Mark Kimbrough, founder and vice president of design at Wetnoz Products USA in Pflugerville, Texas, cautions against oversimplifying the needs of cats when it comes to their bowls and feeders.

“For the most part, cat owners do not always make the best purchase decision based on their felines’ needs,” he says. “Many behavioral issues are the direct result of stress unknowingly imposed by the pet owner. Attention should be directed toward bowl construction and material, hygiene, bowl depth and, ultimately, the feeding environment.”

Feline-Specific Options
Kimbrough says that many cat bowls on the market are the same as dog dishes—just scaled down to cat size.

“These bowls typically have a wall height too high for cats and can, in fact, irritate the cat’s whiskers during feeding,” he says.

Kimbrough says cat-specific dishes are designed to address issues related to bowl depth and the sensitivity of feline whiskers. Specifically, shallower bowls that are contoured to a cat’s face reduce the amount of contact cats’ whiskers have with the bowl itself, he says.  

Osete agrees that small and shallow—even flat—dishes are better suited to a cat’s feeding needs. Shape is also important, she says, as many cats are fed wet diets.

“Round shapes are recommended for wet food, as it reduces the amount of food residue that can become lodged in corners, cracks or crevices,” she says.

A rising trend is the disposable feeding dish. Such a product—available in cat-specific designs—is appropriate for any type of food, but is particularly useful for wet diets.

Osete says that disposable bowls enable cat owners to use clean bowls at each feeding without having to wash off messy, sticky pet food residue.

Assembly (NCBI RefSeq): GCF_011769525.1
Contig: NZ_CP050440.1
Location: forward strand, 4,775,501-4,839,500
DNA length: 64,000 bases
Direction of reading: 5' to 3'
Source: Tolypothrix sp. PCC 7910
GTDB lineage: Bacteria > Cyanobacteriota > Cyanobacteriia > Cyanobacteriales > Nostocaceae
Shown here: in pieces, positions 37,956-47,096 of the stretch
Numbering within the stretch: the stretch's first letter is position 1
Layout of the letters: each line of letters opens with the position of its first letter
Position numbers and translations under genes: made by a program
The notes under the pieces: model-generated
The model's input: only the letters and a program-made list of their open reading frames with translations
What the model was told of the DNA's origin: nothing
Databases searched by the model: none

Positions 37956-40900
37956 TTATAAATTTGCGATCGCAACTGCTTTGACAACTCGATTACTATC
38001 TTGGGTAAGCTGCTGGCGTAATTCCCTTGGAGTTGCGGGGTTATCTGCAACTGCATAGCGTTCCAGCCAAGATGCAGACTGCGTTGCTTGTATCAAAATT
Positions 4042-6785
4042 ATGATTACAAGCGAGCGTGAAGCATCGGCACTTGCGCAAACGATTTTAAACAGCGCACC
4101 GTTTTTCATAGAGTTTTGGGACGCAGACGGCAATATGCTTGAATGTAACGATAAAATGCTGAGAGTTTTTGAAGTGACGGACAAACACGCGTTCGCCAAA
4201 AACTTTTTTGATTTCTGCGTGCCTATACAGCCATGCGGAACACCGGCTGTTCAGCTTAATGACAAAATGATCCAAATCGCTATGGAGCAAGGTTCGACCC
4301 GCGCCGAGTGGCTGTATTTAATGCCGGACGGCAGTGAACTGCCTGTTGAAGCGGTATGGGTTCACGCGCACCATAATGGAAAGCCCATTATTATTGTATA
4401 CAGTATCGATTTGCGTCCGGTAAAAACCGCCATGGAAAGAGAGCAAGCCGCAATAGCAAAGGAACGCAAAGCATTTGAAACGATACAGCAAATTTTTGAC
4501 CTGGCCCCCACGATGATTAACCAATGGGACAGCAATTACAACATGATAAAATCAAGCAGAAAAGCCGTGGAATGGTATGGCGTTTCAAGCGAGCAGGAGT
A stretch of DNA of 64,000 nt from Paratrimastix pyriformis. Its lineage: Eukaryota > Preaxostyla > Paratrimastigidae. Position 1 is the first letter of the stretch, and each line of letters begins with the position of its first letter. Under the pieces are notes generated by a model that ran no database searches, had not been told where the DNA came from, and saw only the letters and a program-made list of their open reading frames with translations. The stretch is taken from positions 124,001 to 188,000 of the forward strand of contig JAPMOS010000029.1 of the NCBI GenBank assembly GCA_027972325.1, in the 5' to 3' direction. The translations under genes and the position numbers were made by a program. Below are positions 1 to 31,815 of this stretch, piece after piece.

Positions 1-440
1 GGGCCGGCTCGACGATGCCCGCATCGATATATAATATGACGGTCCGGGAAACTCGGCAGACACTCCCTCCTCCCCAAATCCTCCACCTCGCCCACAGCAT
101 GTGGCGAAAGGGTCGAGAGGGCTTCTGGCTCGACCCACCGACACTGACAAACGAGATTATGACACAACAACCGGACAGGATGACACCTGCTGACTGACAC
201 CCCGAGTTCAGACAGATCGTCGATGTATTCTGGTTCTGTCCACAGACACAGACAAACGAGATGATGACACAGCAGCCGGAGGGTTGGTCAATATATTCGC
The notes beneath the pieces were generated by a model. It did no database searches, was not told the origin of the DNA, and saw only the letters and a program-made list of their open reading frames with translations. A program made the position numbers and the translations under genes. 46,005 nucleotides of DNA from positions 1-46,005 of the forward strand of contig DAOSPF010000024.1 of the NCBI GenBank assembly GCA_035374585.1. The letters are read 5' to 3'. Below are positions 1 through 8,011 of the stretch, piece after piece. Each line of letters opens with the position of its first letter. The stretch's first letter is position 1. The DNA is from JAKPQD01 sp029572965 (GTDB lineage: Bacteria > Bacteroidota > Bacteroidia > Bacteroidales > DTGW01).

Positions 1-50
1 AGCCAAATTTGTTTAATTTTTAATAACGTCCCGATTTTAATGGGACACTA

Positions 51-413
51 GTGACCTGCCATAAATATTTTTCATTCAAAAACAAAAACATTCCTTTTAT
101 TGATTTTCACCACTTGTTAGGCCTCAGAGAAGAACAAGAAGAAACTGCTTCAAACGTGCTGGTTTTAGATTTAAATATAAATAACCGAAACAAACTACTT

Automated Feeders

Inventory Options

  • Smaller, shallower versions of basic pet bowls
  • Decorative bowls featuring cat-themed patterns
  • Feline-specific saucers
  • Automated electronic feeders designed for cat-size portions
The prevalence of feline obesity remains a driving force in the cat product market, and the bowl and feeder segment is no exception. This trend, along with the need to provide solutions for people leaving their cats alone for extended periods of time, has driven manufacturers to develop a variety of automated feeding systems.

McWilliams says that automated systems provide cat owners with a solution to the daily chore of scooping and measuring food at every feeding.

“It’s ideal for anyone monitoring their pets’ meals for weight control,” he says. “These items are more expensive than generic bowls, but they save customers money in veterinary expenses.”

Bob Halter, a sales manager for Ani Mate Inc. in Conroe, Texas, agrees that the biggest benefit for timed feeders is the ability to manage the frequency and amount of food in a cat’s diet. The key, however, is still in selecting the proper size and type of feeder.

“The bin feeders can store more food, but can’t be used for moist food,” he says. “The smaller two- to eight-day feeders can be used with either dry or moist food, if the moist food is kept cool, but are limited to the number of individual feedings.” <HOME> 

 Give us your opinion on
Bowled Over

Submit a Comment

Industry Professional Site: Comments from non-industry professionals will be removed.

Copyright ©  PPN, LLC. All rights reserved.